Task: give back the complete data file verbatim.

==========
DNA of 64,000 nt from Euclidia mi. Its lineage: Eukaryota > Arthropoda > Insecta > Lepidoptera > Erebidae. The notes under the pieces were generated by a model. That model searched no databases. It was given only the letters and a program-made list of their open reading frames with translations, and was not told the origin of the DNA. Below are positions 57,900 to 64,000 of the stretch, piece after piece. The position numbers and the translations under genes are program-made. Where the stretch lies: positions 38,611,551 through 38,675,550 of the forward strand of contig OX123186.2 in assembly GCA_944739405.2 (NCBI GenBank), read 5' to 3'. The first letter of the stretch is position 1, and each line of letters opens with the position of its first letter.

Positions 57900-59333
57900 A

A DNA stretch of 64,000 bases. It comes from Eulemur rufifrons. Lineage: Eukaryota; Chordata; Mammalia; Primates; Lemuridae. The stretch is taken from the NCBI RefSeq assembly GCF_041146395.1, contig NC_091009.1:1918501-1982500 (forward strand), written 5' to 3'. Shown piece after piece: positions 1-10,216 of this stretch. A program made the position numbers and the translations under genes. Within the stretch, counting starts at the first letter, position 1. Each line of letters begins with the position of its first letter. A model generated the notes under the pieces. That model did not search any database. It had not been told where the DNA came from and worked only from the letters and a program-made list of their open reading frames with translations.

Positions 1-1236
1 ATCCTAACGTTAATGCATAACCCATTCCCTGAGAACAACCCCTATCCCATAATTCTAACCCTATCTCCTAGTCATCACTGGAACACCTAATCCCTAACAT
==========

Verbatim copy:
DNA of 64,000 nt from Euclidia mi. Its lineage: Eukaryota > Arthropoda > Insecta > Lepidoptera > Erebidae. The notes under the pieces were generated by a model. That model searched no databases. It was given only the letters and a program-made list of their open reading frames with translations, and was not told the origin of the DNA. Below are positions 57,900 to 64,000 of the stretch, piece after piece. The position numbers and the translations under genes are program-made. Where the stretch lies: positions 38,611,551 through 38,675,550 of the forward strand of contig OX123186.2 in assembly GCA_944739405.2 (NCBI GenBank), read 5' to 3'. The first letter of the stretch is position 1, and each line of letters opens with the position of its first letter.

Positions 57900-59333
57900 A

A DNA stretch of 64,000 bases. It comes from Eulemur rufifrons. Lineage: Eukaryota; Chordata; Mammalia; Primates; Lemuridae. The stretch is taken from the NCBI RefSeq assembly GCF_041146395.1, contig NC_091009.1:1918501-1982500 (forward strand), written 5' to 3'. Shown piece after piece: positions 1-10,216 of this stretch. A program made the position numbers and the translations under genes. Within the stretch, counting starts at the first letter, position 1. Each line of letters begins with the position of its first letter. A model generated the notes under the pieces. That model did not search any database. It had not been told where the DNA came from and worked only from the letters and a program-made list of their open reading frames with translations.

Positions 1-1236
1 ATCCTAACGTTAATGCATAACCCATTCCCTGAGAACAACCCCTATCCCATAATTCTAACCCTATCTCCTAGTCATCACTGGAACACCTAATCCCTAACAT